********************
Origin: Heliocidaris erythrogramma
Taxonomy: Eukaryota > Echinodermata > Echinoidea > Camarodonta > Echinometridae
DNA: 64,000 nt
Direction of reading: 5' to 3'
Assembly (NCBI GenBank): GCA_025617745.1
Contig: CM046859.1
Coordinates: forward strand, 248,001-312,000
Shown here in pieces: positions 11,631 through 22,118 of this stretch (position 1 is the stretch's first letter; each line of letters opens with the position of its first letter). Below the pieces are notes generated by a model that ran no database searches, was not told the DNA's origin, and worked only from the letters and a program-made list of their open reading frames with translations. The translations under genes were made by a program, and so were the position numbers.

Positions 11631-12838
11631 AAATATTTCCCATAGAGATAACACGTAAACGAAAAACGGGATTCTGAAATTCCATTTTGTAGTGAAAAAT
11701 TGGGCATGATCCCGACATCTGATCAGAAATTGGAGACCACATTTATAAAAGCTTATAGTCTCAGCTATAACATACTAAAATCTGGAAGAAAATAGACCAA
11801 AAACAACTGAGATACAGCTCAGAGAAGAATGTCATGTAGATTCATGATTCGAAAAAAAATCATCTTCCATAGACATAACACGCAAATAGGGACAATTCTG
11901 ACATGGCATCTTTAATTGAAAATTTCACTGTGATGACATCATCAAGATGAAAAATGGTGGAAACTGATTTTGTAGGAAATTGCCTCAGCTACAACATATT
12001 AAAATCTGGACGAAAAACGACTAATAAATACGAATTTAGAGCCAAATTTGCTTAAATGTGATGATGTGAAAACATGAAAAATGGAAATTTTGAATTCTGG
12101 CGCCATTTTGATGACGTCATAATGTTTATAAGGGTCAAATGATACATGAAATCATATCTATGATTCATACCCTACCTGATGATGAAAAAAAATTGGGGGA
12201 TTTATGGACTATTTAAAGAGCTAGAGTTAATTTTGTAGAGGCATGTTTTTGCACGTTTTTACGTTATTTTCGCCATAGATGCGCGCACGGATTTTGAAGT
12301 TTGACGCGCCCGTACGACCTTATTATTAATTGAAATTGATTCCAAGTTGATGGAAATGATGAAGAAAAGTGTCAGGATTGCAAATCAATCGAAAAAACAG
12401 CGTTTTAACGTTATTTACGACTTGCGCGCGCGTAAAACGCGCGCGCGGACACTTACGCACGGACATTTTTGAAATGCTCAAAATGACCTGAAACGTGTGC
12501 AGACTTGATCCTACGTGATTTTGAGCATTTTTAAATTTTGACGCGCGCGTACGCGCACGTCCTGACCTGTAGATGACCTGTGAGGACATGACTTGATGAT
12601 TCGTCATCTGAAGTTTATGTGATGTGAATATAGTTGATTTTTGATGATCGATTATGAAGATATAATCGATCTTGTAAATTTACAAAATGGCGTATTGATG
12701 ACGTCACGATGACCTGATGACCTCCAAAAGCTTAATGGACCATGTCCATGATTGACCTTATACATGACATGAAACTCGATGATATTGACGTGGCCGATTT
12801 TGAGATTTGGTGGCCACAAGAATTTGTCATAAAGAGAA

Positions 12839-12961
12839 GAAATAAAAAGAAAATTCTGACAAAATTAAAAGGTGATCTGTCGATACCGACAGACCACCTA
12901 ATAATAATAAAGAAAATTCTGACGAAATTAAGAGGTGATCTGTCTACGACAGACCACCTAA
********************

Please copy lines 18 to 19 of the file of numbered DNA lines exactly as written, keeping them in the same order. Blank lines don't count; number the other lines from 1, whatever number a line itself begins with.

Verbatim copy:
12401 CGTTTTAACGTTATTTACGACTTGCGCGCGCGTAAAACGCGCGCGCGGACACTTACGCACGGACATTTTTGAAATGCTCAAAATGACCTGAAACGTGTGC
12501 AGACTTGATCCTACGTGATTTTGAGCATTTTTAAATTTTGACGCGCGCGTACGCGCACGTCCTGACCTGTAGATGACCTGTGAGGACATGACTTGATGAT